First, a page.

Microsoft Releases Windows MultiPoint Server 2011


Microsoft today released its latest Windows Server offering for Educational purposes called Windows MultiPoint Server 2011.

Windows® MultiPoint Server 2011 is the second version of a Windows product primarily designed for educational institutions for use in classrooms, labs, and libraries, that allows multiple users to simultaneously share one computer. Users have their own independent and familiar Windows computing experience, using their own monitor, keyboard and mouse directly connected to the host computer. Windows MultiPoint Server 2011 enables more users to access technology at a lower total cost of ownership. Designed for non-technical users, it is simple to manage and use. Unlike other similar solutions on the market, Windows MultiPoint Server 2011 is based on the latest Windows technology and thus can run Windows applications. Support can be obtained through Microsoft or an authorized partner, and schools have access to its full capabilities, the latest updates, and the confidence that they are getting the experience they expect.

The new release contains features such as,

  • Desktop Thumbnails –Through the Management Console, teachers can orchestrate activities across the classroom including sharing any specific desktop across all stations.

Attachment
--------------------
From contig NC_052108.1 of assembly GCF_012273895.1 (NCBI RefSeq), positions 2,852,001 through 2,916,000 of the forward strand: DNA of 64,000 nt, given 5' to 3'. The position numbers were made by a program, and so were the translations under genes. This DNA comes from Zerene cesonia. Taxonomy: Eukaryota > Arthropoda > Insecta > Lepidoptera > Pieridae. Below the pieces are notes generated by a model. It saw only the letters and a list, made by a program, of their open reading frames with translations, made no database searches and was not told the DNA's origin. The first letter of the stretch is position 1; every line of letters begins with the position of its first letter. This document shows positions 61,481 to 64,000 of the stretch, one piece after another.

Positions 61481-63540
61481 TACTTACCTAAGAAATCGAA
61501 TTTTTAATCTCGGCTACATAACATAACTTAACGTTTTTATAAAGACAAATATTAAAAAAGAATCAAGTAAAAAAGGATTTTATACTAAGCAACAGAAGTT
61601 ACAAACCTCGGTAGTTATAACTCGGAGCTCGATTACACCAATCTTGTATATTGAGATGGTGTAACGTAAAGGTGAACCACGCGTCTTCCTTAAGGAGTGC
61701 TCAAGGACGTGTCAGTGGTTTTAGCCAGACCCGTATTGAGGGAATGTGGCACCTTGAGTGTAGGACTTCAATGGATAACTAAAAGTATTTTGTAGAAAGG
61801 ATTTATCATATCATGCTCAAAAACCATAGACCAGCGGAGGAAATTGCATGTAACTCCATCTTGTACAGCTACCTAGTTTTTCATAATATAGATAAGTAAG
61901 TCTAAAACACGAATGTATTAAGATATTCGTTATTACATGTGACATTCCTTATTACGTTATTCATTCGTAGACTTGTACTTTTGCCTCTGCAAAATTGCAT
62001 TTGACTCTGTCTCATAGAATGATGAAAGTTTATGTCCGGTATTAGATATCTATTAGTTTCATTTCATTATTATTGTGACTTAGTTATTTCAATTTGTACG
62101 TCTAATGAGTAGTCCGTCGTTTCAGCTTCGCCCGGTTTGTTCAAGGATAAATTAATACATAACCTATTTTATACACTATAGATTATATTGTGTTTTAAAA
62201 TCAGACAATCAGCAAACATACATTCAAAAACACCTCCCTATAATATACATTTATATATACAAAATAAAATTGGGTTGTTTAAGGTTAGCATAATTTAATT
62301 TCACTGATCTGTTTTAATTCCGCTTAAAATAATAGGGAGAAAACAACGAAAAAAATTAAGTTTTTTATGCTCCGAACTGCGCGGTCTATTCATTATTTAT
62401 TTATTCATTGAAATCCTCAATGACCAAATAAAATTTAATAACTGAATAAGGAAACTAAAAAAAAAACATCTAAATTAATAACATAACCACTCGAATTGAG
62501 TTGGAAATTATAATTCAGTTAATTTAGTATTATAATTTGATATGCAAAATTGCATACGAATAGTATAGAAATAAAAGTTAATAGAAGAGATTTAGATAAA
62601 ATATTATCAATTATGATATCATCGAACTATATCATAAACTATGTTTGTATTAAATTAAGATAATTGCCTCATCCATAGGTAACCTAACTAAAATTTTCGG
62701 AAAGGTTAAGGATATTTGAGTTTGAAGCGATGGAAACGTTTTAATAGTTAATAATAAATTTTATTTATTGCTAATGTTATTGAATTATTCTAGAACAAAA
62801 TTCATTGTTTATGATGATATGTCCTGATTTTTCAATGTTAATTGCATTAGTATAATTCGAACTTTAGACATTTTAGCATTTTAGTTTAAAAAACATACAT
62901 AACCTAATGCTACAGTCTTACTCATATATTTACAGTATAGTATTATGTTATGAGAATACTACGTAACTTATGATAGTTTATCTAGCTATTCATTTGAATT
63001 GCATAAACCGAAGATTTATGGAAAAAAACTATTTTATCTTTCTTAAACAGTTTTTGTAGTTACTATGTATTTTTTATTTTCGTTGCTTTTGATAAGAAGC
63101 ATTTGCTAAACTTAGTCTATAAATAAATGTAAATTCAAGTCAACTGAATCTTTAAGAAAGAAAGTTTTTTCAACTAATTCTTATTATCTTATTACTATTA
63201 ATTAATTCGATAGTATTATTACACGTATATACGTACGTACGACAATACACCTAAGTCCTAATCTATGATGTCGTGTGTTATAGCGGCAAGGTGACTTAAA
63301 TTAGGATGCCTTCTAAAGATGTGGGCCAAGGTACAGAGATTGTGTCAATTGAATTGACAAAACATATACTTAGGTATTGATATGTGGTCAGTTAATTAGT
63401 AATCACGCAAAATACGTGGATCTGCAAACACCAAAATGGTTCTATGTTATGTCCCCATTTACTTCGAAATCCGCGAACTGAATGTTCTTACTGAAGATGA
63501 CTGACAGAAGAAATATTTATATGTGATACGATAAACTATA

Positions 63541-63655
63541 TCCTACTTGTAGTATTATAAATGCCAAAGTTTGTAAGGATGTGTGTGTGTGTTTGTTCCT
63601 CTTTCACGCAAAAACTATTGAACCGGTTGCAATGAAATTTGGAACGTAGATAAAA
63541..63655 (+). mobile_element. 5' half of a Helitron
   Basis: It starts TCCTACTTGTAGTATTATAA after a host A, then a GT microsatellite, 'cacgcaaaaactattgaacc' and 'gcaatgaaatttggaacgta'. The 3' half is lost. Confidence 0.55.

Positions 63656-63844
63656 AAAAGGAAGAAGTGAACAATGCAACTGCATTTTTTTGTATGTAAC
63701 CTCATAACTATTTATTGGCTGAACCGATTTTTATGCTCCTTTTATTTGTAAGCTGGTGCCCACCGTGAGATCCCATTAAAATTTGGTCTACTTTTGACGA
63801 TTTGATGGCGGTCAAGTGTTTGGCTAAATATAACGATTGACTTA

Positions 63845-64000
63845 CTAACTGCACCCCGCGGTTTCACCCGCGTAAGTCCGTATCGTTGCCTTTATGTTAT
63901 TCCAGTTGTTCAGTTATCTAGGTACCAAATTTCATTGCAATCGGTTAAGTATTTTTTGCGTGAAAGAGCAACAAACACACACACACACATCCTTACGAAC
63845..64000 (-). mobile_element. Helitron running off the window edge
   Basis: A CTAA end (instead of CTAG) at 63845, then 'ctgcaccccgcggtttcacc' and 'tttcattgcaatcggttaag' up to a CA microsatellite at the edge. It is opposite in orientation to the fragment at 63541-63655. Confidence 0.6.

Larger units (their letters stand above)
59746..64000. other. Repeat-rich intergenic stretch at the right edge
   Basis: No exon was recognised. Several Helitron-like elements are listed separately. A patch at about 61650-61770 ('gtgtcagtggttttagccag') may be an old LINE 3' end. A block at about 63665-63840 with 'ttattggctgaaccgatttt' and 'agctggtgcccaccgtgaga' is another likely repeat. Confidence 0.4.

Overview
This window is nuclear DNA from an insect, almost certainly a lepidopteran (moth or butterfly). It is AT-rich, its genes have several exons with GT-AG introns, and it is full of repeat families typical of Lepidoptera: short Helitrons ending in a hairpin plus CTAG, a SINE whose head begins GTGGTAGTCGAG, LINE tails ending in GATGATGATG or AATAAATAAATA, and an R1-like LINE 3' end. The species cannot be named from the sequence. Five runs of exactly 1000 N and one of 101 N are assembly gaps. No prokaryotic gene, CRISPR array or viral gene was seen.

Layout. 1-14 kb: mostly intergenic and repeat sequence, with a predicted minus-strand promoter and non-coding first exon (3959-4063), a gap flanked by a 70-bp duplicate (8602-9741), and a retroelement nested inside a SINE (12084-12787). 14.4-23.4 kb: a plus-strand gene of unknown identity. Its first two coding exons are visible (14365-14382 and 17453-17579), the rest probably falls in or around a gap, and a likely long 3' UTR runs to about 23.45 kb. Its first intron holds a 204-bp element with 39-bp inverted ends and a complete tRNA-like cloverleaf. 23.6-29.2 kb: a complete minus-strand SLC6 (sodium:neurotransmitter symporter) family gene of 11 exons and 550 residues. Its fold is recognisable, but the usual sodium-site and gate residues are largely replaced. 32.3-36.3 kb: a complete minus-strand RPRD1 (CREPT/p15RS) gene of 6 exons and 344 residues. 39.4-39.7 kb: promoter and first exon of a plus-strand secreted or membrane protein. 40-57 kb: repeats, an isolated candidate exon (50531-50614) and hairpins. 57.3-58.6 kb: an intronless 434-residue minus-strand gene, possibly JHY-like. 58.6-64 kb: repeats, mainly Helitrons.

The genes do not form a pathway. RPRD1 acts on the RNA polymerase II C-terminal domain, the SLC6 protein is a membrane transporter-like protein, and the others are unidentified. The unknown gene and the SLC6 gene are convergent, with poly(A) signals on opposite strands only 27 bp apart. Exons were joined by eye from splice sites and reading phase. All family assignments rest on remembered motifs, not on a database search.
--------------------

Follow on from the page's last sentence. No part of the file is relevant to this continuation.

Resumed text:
• Split Screen Capabilities – A single monitor can actually serve as 2 stations by splitting the screen. That means 2 students can share a single monitor. This can encourage collaboration between students. It also can be extremely helpful in places where budgets are tight and monitors aren’t easy to come by.
  • Station Control –Teachers can lock any one or all stations if needed and can also open and close applications too. Teachers also have the ability to allow only certain websites in a “allowed list” through the Management Console.
  • Network-connected Stations – Stations can be directly connected to host PC (directly or via USB with devices from partners such as HP) or through the network (wired or wireless!). This enables stations to be set up in a variety of configurations versus having to be clustered close to a host PC.
  • Multiple Windows MultiPoint Servers – Administrators can connect multiple Windows MultiPoint Servers together into “pods” which can then be managed all together through the Management Console. They can make it super easy to manage Windows MultiPoint Servers in a single room or across a building.
  • Domain-join – For places with an existing Windows Server infrastructure with Active Directory in place, Windows MultiPoint Server can be joined to a domain and managed through the same tools that are used to manage all the rest of the PCs on the network (and users)

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